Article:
The Follen Community Church (UUA) in Lexington, Massachusetts (five miles in the other direction from Woburn) was contemplating the future of the home-built instrument in its historic sanctuary when their minister noticed the bit about the Hook organ and handed it off to the chair of the committee. It didn’t take long for the arrangements to be made and the Bishop Organ Company was engaged to renovate and install the organ in Lexington. Charley Smith in Woburn got wind of all this, and presented the Follen Church with the funds from the sale of the Woburn organ to support the organ’s maintenance and to assist in the presentation of annual organ recitals. Charley passed away before the project was complete, but his widow and several past members of the Woburn church were in attendance when the Stoneham organ was dedicated in its new home. Two organs, three Massachusetts towns, one European city, and a lot of good will in the face of disappointment.
The Organ Clearing House was an active presence in Boston in the 1970s. I was in high school then, and was assistant organist at a church in Woburn, Massachusetts (across the town square from the former Woburn Unitarian Church), where there is a three-manual E. & G.G. Hook organ built in 1860 (Opus 283). Organbuilder George Bozeman was the titulaire. Mentors George Bozeman and John Skelton both made sure that I was aware of the quality and significance of organs like that. In 1972, Bozeman-Gibson & Company relocated a terrific two-manual, 17-rank Hook organ (Opus 538, 1870) from Our Saviour Methodist Church in Boston to the United Parish in Auburndale, Massachusetts. John Skelton (my private organ teacher) took me to the dedication recital. That was a landmark project—the organ is of the highest pedigree, it was the first project of the fledgling firm, and just recently the church celebrated the fortieth anniversary of the installation of the organ.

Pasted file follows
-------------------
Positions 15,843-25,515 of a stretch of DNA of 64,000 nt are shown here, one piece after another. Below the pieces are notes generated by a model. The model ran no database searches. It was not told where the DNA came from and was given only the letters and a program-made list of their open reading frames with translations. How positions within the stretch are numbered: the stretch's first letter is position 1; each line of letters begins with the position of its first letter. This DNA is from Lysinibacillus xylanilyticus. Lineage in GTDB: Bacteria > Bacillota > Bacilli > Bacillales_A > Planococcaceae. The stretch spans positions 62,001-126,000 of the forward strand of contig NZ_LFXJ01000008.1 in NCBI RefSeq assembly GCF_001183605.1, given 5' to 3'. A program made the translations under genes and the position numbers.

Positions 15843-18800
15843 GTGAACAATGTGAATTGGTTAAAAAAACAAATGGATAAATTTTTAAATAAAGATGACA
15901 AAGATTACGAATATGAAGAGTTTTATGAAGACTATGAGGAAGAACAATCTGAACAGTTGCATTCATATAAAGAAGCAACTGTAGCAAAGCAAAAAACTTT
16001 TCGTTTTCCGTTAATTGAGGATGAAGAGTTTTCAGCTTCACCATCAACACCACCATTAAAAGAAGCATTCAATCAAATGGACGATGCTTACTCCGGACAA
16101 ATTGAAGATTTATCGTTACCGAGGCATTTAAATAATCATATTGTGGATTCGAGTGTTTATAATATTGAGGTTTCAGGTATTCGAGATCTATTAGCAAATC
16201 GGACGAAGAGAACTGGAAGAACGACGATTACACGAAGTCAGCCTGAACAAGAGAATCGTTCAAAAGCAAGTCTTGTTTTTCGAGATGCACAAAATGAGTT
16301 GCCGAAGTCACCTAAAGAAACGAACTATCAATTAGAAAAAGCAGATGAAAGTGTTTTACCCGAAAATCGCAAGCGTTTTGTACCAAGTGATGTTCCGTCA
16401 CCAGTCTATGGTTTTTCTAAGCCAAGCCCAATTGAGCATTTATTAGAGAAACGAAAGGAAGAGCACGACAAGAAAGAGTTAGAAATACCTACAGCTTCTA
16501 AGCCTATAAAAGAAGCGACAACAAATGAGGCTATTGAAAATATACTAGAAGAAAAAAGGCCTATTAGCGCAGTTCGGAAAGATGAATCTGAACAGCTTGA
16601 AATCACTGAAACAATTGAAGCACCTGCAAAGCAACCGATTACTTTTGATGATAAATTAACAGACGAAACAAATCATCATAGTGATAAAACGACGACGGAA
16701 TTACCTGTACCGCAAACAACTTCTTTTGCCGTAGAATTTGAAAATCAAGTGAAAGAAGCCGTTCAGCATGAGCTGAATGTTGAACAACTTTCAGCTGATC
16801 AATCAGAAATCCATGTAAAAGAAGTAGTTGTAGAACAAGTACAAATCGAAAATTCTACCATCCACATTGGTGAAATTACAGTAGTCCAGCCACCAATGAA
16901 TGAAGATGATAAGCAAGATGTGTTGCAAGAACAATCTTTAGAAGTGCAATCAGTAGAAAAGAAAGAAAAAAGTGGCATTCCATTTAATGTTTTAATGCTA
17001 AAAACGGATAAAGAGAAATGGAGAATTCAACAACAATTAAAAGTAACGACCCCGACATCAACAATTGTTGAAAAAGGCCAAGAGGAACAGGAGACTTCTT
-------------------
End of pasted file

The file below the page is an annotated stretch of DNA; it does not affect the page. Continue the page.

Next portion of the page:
My first organbuilding experiences were in the workshops of Bozeman-Gibson during the summers of 1975 and 1976, and several of the projects on the books then came through the Organ Clearing House. Among others, there was a small two-manual organ (I think by George Ryder) being installed in a Salvation Army Chapel in Providence, Rhode Island (the arrangement for meals was a little sketchy), and an E. & G.G. Hook organ going to a Roman Catholic Church in Marine City, Michigan.
Fifteen years later when I joined the Organ Clearing House as executive director, those memories were refreshed, and I looked forward to being able to help with preservation of wonderful organs across the country. It didn’t take long for me to realize a couple hard truths: Not all organs are worth preserving, and many organs worth preserving will be lost.
Without identifying organbuilders, it’s simple enough to say that there are thousands of non-descript two-manual nine-rank electro-pneumatic organs strewn across the country. They all seem to have the same stoplist (Diapason, Dulciana, Melodia, Octave, Stopped Diapason, Viole, Harmonic Flute, Oboe, Bourdon), and each is presented as huge, rare, and world-class.
I’ve come to understand that not all organs can be saved. When an organ like this is discarded—and they often are—I feel that it’s justifiable. There is a finite amount of money available to be spent on pipe organ projects of any description in the United States in a given year. I think it’s important to avoid squandering any of it on projects destined for a mediocre result. If a church owns an organ like that I describe, loves it, and wishes to keep using it, I’m a big champion of developing as economical a renovation project as possible. But in my opinion, it’s hard to justify leaping in ahead of the wrecking ball to scoop up an organ, and encouraging a small church to purchase, renovate, and relocate it when organs of excellent pedigree are equally available.
The Sistine Condos